Much like LearnZillion's other offerings, the High School ELA module is an online database of short videos designed to support teaching to the Common Core standards. Unlike LearnZillion's elementary- and middle-grade offerings, the high school set is presented as one complete package, rather than focusing on each of the four secondary grades. While this aligns a bit more with the structure of the Common Core standards for high school English, it can make differentiation more of a challenge for teachers using the program. Also, compared to other grade-levels, there's less variety and a notable absence of anchor texts and printable assessments. Because of this, it's probably best to use these resources as supplements to target specific skills as they appear in your existing curriculum.
While assigning the videos as independent viewing might work for some, not every high school student will take to this type of instruction. Beyond targeting students who you know will need extra instruction, be sure to model some good active viewing skills for everyone in your class. You might want to begin by using the site as a planning resource for yourself. Later, move on to modeling the lessons with your whole class, after which you can assign differentiated work, either for groups or individual students.
Full Disclosure: LearnZillion and Common Sense Education share funders; however, those relationships do not impact Common Sense Education's editorial independence and this learning rating.Continue reading Show less
Key Standards Supported
Reading Informational Text
Analyze in detail how an author’s ideas or claims are developed and refined by particular sentences, paragraphs, or larger portions of a text (e.g., a section or chapter).
Determine an author’s point of view or purpose in a text and analyze how an author uses rhetoric to advance that point of view or purpose.
Cite strong and thorough textual evidence to support analysis of what the text says explicitly as well as inferences drawn from the text.
Determine a central idea of a text and analyze its development over the course of the text, including how it emerges and is shaped and refined by specific details; provide an objective summary of the text.
Analyze and evaluate the effectiveness of the structure an author uses in his or her exposition or argument, including whether the structure makes points clear, convincing, and engaging.
Determine an author’s point of view or purpose in a text in which the rhetoric is particularly effective, analyzing how style and content contribute to the power, persuasiveness or beauty of the text.
Cite strong and thorough textual evidence to support analysis of what the text says explicitly as well as inferences drawn from the text, including determining where the text leaves matters uncertain.
Analyze a complex set of ideas or sequence of events and explain how specific individuals, ideas, or events interact and develop over the course of the text.
Determine the meaning of words and phrases as they are used in the text, including figurative and connotative meanings; analyze the cumulative impact of specific word choices on meaning and tone (e.g., how the language evokes a sense of time and place; how it sets a formal or informal tone).
Analyze how an author’s choices concerning how to structure a text, order events within it (e.g., parallel plots), and manipulate time (e.g., pacing, flashbacks) create such effects as mystery, tension, or surprise.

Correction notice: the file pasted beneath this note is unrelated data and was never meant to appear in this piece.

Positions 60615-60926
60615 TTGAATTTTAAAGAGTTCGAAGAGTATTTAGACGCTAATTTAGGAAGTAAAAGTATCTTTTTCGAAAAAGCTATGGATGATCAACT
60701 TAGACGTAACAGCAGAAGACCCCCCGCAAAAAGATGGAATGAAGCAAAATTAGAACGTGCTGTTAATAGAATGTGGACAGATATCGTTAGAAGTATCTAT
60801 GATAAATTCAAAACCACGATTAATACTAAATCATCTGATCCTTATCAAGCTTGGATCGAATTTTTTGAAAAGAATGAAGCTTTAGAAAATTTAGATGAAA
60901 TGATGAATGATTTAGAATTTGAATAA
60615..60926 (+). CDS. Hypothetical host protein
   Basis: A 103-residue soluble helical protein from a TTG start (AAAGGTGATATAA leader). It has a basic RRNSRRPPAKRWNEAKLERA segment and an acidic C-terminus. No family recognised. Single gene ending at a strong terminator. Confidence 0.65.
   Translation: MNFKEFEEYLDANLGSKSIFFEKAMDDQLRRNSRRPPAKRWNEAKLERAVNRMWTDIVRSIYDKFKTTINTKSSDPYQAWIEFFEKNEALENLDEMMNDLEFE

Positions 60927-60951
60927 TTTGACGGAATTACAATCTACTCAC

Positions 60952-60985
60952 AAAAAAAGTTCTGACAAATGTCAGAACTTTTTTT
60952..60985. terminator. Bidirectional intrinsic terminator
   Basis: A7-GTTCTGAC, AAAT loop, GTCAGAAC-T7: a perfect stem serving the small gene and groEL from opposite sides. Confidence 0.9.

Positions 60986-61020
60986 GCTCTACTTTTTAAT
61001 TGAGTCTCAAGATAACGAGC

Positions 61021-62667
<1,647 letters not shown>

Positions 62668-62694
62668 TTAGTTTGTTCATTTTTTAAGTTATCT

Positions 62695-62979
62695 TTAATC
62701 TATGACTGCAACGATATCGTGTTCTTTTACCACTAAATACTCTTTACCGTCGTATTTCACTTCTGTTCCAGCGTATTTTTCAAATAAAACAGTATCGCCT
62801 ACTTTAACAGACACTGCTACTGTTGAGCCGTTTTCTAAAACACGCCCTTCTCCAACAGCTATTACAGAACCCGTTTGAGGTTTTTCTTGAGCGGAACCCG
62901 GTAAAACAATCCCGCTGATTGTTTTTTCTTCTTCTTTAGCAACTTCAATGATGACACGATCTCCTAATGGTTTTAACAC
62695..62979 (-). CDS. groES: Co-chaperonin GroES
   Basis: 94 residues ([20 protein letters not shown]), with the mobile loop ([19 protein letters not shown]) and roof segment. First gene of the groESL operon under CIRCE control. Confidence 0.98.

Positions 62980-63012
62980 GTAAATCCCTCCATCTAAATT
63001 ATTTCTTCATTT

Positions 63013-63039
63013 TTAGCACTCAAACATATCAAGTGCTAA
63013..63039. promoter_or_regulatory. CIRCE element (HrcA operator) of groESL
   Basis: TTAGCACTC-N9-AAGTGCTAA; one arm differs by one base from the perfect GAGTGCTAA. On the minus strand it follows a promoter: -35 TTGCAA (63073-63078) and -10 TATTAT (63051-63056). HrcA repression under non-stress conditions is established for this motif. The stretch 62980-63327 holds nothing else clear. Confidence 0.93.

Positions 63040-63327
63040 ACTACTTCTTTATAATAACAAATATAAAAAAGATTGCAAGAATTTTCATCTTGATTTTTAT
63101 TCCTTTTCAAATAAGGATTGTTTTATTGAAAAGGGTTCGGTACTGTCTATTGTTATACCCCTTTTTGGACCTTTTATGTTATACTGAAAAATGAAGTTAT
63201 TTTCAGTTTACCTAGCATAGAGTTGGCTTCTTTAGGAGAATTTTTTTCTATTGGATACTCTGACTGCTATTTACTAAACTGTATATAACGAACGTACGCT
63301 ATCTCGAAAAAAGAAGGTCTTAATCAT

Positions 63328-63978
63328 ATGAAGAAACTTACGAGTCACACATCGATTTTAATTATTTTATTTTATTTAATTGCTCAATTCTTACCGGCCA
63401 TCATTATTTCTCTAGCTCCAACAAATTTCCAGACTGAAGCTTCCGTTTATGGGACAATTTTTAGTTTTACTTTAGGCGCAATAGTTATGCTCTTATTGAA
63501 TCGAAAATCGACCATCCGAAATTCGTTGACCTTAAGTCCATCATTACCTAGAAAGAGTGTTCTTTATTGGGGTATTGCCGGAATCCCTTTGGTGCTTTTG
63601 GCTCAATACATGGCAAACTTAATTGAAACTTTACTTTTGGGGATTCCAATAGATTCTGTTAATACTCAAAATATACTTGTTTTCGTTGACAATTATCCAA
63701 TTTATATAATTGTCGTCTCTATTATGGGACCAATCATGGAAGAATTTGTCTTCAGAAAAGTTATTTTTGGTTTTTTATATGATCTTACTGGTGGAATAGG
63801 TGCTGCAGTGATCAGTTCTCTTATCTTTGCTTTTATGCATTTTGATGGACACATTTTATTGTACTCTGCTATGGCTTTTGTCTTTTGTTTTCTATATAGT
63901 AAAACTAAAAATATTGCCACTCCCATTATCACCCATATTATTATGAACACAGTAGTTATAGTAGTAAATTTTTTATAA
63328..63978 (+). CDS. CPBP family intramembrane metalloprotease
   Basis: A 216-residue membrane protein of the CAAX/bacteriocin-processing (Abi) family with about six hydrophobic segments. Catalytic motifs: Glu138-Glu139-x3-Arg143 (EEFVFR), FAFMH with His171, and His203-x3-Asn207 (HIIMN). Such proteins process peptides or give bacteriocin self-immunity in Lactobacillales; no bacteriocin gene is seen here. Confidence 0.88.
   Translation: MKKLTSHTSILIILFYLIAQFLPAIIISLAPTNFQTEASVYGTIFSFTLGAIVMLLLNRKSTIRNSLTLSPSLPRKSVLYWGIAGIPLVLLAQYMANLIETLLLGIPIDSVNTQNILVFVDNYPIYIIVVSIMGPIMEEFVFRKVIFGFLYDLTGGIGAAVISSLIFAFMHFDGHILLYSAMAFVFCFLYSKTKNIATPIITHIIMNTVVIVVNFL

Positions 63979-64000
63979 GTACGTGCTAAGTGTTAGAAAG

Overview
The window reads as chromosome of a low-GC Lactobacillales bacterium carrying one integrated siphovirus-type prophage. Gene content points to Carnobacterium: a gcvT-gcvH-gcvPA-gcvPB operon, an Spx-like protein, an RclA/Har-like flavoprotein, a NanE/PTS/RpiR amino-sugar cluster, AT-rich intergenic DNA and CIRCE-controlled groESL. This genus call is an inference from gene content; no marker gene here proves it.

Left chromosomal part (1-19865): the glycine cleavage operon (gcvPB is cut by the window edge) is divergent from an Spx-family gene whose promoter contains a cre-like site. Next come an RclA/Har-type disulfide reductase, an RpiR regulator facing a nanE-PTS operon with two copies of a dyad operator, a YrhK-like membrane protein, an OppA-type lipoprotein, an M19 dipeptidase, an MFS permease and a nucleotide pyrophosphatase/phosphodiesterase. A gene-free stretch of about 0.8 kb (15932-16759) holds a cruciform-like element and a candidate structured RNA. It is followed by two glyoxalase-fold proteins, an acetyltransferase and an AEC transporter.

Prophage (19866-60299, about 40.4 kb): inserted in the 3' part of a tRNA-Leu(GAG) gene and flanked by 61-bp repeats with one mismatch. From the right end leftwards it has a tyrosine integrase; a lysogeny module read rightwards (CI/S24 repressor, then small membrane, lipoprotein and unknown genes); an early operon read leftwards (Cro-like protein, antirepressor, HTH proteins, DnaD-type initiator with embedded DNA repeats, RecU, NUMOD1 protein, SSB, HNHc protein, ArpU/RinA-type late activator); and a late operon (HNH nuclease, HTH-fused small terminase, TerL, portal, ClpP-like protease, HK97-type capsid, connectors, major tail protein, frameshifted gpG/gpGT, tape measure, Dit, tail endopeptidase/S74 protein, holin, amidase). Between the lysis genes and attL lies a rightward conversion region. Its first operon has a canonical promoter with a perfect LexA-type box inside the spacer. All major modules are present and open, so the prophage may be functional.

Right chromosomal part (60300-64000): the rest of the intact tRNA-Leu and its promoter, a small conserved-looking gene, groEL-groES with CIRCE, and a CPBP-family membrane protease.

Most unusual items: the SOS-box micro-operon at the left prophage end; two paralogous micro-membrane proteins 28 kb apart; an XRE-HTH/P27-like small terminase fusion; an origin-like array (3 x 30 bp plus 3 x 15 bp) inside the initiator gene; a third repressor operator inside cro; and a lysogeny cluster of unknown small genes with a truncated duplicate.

Analyze how complex characters (e.g., those with multiple or conflicting motivations) develop over the course of a text, interact with other characters, and advance the plot or develop the theme.
Determine the meaning of words and phrases as they are used in the text, including figurative and connotative meanings; analyze the impact of specific word choices on meaning and tone, including words with multiple meanings or language that is particularly fresh, engaging, or beautiful. (Include Shakespeare as well as other authors.)
Analyze how an author’s choices concerning how to structure specific parts of a text (e.g., the choice of where to begin or end a story, the choice to provide a comedic or tragic resolution) contribute to its overall structure and meaning as well as its aesthetic impact.
Analyze the impact of the author’s choices regarding how to develop and relate elements of a story or drama (e.g., where a story is set, how the action is ordered, how the characters are introduced and developed).
Produce clear and coherent writing in which the development, organization, and style are appropriate to task, purpose, and audience. (Grade-specific expectations for writing types are defined in standards 1–3 above.)
Develop and strengthen writing as needed by planning, revising, editing, rewriting, or trying a new approach, focusing on addressing what is most significant for a specific purpose and audience.
Draw evidence from literary or informational texts to support analysis, reflection, and research.
Introduce precise claim(s), distinguish the claim(s) from alternate or opposing claims, and create an organization that establishes clear relationships among claim(s), counterclaims, reasons, and evidence.
Develop claim(s) and counterclaims fairly, supplying evidence for each while pointing out the strengths and limitations of both in a manner that anticipates the audience’s knowledge level and concerns.
Use words, phrases, and clauses to link the major sections of the text, create cohesion, and clarify the relationships between claim(s) and reasons, between reasons and evidence, and between claim(s) and counterclaims.
Provide a concluding statement or section that follows from and supports the argument presented.
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